After a few weeks of tracking data, here’s how things look:
Think about having this sort of data organized like this as coach: you know exactly who’s thriving and who’s struggling, and can give meaningful and insightful coaching to both the group and specific individuals because of it.  The at-a-glance comparison among group members also gives you an immediate sense how feasible (or not!) a given target really is, allowing you to tune accordingly when needed (after all, if EVERYONE’s in the red zone…).

A Shared Sales Goal

Say a sales team wants to collectively cause $100,000 in sales over the course of a month.  Let’s set that up.
We’ve chosen to group the data as the sum of individual data points, and so here we have to do a little math: since there are four members of the group, each should have an individual target of $25,000 in order to have a group total goal of $100,000.

The reporting frequency is set to be every weekday to prompt the group members to report on each business day.  

Under Data entry we've chosen the cumulative option, as this is a matter of daily reported sales numbers each contributing to a running total for the month.

Here’s how this could play out after a few weeks:
The summed performance of the group can be seen at the top: at-a-glance you can see that the group is on track to make the overall goal.  Data points can also be conveniently seen for each individual: Walter stands out as having really excelled relative to his individual goal, and Patrick can be seen easily as being under during the first couple weeks.  (Better yet: in practice you as coach would be able to detect this almost immediately, and have the opportunity to intervene and/or offer support way sooner than 2 weeks in.)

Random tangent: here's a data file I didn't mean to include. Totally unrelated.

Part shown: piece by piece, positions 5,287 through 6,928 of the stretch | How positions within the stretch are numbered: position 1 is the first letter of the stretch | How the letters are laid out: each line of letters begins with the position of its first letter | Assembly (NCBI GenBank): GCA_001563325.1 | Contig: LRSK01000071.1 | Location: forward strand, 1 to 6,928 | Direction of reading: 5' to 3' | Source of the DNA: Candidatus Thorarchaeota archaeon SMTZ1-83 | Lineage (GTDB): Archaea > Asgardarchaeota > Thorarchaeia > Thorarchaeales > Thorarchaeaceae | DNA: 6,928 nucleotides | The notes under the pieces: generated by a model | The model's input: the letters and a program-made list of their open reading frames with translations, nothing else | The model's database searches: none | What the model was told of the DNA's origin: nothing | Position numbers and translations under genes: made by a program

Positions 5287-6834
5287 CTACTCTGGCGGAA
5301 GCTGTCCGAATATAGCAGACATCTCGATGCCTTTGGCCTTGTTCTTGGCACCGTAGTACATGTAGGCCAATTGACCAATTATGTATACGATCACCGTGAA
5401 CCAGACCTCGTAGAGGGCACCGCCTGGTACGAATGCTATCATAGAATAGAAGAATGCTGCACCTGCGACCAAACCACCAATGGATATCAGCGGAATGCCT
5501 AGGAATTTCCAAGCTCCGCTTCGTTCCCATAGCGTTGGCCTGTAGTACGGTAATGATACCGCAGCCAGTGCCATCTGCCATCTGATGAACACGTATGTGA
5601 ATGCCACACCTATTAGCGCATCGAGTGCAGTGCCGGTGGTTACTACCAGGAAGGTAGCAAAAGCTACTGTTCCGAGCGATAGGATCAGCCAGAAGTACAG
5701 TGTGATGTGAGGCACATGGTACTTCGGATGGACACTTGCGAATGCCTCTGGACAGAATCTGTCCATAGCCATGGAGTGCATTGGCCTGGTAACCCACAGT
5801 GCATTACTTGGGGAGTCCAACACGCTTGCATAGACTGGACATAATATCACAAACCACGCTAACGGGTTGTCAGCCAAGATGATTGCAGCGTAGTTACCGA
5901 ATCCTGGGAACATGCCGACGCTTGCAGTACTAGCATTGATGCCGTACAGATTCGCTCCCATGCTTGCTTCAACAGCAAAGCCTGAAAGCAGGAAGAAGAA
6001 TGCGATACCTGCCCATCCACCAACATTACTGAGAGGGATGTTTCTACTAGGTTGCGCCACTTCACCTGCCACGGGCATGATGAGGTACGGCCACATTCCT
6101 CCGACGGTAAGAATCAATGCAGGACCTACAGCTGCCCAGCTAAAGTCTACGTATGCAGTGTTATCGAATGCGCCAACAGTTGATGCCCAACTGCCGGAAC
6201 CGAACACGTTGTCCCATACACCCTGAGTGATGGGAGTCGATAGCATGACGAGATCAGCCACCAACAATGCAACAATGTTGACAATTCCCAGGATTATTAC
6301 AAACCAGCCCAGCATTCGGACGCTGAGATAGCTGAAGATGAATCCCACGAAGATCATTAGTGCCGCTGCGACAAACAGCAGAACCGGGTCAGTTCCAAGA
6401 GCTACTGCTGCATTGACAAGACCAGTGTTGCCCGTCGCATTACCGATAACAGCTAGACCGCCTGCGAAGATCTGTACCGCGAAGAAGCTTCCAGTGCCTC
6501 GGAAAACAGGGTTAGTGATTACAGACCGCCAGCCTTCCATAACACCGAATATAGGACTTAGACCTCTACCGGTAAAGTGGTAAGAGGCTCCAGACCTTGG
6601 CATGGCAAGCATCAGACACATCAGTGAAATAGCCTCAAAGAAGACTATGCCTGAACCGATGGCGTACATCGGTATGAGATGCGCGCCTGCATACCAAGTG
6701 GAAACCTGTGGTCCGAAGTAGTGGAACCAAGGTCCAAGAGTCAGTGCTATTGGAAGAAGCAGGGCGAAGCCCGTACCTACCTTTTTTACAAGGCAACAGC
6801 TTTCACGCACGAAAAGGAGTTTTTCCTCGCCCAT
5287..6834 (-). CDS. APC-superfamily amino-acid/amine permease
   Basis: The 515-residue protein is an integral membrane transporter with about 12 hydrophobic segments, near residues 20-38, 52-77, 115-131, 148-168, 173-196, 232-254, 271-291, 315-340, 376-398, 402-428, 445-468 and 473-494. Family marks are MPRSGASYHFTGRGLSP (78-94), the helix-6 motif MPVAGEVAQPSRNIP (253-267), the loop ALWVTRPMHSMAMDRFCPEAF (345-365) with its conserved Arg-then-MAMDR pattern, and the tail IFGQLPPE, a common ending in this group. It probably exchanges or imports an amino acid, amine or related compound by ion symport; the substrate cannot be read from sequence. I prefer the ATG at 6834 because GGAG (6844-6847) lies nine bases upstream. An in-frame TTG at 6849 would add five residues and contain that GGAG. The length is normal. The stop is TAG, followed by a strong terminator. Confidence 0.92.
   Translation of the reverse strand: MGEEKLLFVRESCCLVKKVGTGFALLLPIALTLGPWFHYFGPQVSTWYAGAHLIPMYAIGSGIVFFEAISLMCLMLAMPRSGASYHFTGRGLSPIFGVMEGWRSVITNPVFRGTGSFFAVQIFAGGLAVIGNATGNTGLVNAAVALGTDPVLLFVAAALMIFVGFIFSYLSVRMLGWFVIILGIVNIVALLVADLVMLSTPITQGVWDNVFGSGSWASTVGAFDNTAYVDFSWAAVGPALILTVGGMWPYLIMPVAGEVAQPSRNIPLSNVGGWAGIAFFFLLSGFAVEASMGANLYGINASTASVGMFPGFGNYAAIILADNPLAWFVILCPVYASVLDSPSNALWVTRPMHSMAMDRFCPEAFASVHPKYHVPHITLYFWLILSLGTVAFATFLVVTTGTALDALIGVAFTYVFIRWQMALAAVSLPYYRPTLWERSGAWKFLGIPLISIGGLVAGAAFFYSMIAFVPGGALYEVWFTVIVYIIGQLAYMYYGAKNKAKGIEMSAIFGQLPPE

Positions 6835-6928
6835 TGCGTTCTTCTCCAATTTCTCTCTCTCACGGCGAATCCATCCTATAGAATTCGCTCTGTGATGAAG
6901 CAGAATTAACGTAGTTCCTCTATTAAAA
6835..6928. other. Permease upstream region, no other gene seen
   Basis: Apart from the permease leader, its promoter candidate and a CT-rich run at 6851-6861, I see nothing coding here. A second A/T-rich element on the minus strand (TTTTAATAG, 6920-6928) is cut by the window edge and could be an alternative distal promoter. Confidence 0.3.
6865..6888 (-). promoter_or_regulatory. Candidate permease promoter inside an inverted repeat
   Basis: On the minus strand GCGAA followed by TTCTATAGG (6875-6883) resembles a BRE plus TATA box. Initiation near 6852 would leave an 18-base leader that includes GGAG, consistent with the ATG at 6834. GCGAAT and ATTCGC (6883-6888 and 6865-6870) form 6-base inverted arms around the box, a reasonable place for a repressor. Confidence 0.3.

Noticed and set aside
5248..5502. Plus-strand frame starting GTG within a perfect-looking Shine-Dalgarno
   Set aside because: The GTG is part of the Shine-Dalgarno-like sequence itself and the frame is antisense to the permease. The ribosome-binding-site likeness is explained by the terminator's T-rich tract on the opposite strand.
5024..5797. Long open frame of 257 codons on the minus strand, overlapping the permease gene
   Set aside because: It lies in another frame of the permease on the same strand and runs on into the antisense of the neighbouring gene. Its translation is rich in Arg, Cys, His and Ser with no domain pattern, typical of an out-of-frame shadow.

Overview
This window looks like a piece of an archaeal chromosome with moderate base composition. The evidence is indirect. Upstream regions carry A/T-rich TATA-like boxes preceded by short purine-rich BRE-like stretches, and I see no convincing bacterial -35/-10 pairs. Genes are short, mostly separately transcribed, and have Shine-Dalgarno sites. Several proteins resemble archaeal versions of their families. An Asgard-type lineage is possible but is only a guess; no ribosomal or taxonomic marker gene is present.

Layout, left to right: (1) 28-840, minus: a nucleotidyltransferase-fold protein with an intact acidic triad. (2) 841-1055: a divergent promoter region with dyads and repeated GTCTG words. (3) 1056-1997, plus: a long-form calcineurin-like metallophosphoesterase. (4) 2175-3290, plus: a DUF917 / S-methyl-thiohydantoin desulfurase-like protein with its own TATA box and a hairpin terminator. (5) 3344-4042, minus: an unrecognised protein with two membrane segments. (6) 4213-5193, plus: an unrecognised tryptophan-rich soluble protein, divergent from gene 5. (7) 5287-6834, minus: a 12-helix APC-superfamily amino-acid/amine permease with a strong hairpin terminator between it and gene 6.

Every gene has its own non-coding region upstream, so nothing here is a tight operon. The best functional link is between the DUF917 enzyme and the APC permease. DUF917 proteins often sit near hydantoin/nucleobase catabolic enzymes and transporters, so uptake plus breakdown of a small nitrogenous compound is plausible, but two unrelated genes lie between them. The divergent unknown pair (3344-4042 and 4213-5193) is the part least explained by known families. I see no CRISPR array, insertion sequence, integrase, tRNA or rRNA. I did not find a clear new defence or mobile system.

You have the option of whether or not to make all individual performance visible to all other group members.  While not always appropriate, this can be a great way to cause a useful sort of peer pressure to perform: everyone knows their own numbers are subject to scrutiny by other group members.  In the best case this can create a very healthy sort of contest among participants, spurring on a sort of one-upping that elevates the group as a whole.

Tiny Habits

A Group Metric can be an effective way to instill a useful practice into your coaching groups.  Say for example you’d like all of your group members to, for the next month, take on the practice of meditating daily.

Here’s the setup:
Tracking a regular practice is a good candidate for a Binary Metric, wherein the measurement is simply a “did you do it or didn’t you”, 1=YES and 0=NO.

Here’s how the Metric looks a few weeks in:
As with other Metrics that have a target, what’s powerful about a Group Metric is that no one wants to be the one with lots of red on their graph.  It’s a subtle (but effective!) nudge to keep members keeping up.

Group Metrics accommodate a wide variety of group performance scenarios.  To summarize, these are the key benefits to using them:
  • Manage performance of the whole team thanks to detailed awareness of what’s going on with everyone.
  • See the aggregate performance of the whole team, always calculated for you up-to-date.
  • Transparency among group members of the collective (and optionally, individual) performance which pulls for individual accountability.